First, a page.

Theses Master's

Community Planning in 21st Century Los Angeles: Assessing the Effectiveness of LA’s Neighborhood Council System

O'Grady, Timothy

By the late 1990s, Los Angeles faced threats from three neighborhoods — the San Fernando Valley, Hollywood, and San Pedro — which all sought municipal independence by seceding from the consolidated city. The orchestrators of each secession movement promoted similar goals such as “fair share of taxes”, “smaller, more individualized government”, and “more local control.” Wealthy homeowners associations and business leaders joined forces in the San Fernando Valley to bring the issue to a citywide referendum, which ultimately failed in 2002.

As former Mayor Richard Riordan became increasingly worried by these secession movements, he launched two commissions to draft a revised City Charter that voters would need to approve via referendum. A major component of the revised Charter was the creation of a “neighborhood council” system designed to “promote more citizen participation in government and make government more responsive to local needs.” Voters approved the City Charter in 1999 and neighborhood councils have been operational for nearly two decades.

This thesis gauges how effective the system has been in achieving its goals of greater citizen participation and more responsive local government. The report hones in on the San Fernando Valley, where secession fervor was the strongest, to examine the extent to which land use- and development-related projects have been debated and discussed by Valley neighborhood councils. Lastly, given the anecdotal stereotype that neighborhood councils are bulwarks against any sort of change, the research explores if and how councils are embracing Los Angeles’ contemporary urbanization trends towards higher-intensity mixed-use and infill developments as well as a growing commitment to public transit expansion.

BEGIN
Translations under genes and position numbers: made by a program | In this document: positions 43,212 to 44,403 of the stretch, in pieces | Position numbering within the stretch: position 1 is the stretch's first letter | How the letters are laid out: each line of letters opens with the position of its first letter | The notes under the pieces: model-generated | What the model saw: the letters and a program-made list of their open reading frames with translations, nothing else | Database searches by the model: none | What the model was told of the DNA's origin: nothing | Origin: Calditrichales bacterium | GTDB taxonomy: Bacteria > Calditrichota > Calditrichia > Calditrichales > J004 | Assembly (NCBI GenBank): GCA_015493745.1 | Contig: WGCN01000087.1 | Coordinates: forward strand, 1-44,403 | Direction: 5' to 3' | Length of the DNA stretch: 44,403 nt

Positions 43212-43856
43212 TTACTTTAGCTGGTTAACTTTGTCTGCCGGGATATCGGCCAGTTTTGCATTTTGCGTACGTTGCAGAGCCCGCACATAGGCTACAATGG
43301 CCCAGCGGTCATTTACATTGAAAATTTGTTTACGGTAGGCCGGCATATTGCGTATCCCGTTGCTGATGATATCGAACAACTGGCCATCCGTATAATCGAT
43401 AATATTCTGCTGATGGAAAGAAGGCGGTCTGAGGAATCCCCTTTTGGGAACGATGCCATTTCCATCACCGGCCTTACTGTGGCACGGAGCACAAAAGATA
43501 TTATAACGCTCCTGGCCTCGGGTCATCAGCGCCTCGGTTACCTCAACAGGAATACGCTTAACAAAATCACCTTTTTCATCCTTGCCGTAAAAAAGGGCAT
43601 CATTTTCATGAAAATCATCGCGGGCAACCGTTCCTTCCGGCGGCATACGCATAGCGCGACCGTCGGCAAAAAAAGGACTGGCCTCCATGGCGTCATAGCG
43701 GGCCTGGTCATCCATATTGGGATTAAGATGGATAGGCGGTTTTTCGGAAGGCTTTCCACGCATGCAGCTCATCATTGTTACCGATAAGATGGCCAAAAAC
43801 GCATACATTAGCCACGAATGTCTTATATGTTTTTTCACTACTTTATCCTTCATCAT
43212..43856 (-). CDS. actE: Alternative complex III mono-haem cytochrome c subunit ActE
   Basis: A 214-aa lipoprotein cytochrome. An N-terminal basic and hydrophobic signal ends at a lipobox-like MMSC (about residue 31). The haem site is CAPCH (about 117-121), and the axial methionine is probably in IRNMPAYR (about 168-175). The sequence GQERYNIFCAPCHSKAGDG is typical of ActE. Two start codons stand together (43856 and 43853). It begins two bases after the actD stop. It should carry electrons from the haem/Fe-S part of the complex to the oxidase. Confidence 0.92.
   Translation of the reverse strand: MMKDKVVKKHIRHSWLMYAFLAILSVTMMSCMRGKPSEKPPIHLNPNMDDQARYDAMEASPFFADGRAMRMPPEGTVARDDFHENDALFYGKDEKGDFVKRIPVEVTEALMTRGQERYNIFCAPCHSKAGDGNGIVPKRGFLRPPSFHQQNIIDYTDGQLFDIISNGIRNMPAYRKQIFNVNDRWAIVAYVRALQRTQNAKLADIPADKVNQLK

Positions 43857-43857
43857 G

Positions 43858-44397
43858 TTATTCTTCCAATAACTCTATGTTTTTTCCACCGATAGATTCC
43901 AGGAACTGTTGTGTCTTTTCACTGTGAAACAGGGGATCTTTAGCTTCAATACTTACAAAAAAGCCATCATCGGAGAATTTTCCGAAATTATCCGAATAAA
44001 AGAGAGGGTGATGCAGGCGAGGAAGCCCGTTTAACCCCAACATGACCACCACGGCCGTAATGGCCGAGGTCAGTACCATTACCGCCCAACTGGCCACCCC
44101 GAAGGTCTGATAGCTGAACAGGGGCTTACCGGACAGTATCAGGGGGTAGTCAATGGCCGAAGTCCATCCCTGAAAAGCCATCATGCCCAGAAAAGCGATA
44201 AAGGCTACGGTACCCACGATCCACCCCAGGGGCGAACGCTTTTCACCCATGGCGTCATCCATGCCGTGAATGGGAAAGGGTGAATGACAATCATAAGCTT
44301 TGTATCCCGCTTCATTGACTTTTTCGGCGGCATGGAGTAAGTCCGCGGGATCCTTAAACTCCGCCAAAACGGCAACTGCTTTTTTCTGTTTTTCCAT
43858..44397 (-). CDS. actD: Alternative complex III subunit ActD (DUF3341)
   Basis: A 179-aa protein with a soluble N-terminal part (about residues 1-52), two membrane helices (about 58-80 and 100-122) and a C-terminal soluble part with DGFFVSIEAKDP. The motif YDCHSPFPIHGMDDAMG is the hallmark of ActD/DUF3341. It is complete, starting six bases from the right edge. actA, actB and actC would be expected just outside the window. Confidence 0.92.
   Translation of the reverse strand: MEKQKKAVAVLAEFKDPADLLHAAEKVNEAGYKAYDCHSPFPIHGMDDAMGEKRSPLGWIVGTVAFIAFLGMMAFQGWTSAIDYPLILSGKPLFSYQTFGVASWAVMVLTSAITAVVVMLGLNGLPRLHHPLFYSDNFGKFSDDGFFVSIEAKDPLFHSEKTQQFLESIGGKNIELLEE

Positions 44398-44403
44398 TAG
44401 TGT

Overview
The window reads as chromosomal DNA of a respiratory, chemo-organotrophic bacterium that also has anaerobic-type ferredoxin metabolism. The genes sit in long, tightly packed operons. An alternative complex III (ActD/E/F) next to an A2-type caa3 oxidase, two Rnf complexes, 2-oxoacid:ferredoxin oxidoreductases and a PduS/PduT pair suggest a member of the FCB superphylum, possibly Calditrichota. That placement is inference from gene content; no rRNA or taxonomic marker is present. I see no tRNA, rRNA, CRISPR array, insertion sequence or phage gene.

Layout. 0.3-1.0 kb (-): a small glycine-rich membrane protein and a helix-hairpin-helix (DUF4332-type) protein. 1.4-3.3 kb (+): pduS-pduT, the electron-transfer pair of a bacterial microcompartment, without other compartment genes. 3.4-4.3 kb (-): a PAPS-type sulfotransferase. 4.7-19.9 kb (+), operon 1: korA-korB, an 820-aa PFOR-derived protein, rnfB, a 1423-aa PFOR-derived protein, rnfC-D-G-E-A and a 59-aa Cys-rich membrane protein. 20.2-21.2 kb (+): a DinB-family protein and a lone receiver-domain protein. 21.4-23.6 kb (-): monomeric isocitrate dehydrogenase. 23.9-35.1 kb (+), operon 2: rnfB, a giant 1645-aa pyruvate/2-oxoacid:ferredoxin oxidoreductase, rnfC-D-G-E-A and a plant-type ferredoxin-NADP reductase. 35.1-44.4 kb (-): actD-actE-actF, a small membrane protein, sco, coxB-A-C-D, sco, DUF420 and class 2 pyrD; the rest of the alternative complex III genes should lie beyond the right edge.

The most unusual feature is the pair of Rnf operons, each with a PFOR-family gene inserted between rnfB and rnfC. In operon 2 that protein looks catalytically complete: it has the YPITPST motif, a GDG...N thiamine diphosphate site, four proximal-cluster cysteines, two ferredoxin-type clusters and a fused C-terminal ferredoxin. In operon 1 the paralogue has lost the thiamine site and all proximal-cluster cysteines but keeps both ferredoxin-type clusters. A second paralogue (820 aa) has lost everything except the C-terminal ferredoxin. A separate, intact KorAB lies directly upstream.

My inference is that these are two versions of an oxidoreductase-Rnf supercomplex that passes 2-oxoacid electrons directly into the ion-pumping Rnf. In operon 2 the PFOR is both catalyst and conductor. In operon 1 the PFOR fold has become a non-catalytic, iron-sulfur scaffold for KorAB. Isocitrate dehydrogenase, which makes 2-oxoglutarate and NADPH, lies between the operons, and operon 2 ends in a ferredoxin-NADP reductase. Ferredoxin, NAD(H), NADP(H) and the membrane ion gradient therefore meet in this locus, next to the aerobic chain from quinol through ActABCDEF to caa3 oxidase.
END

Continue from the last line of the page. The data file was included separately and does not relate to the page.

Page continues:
The study reveals that neighborhood councils have been moderately successful in achieving goals of greater participation and more responsive municipal government despite only serving advisory functions. Neighborhood councils are frequently concerned with land use and zoning matters, and often provide feedback to City Council with their opinions of projects. As Los Angeles becomes less car-centric, neighborhood councils seem to be increasingly more amenable to higher-intensity developments and public transportation projects depending on their local impacts.

Geographic Areas


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More About This Work

Academic Units
Urban Planning
Thesis Advisors
O'Neill-Hutson, Moira K.
M.S., Columbia University
Published Here
July 15, 2019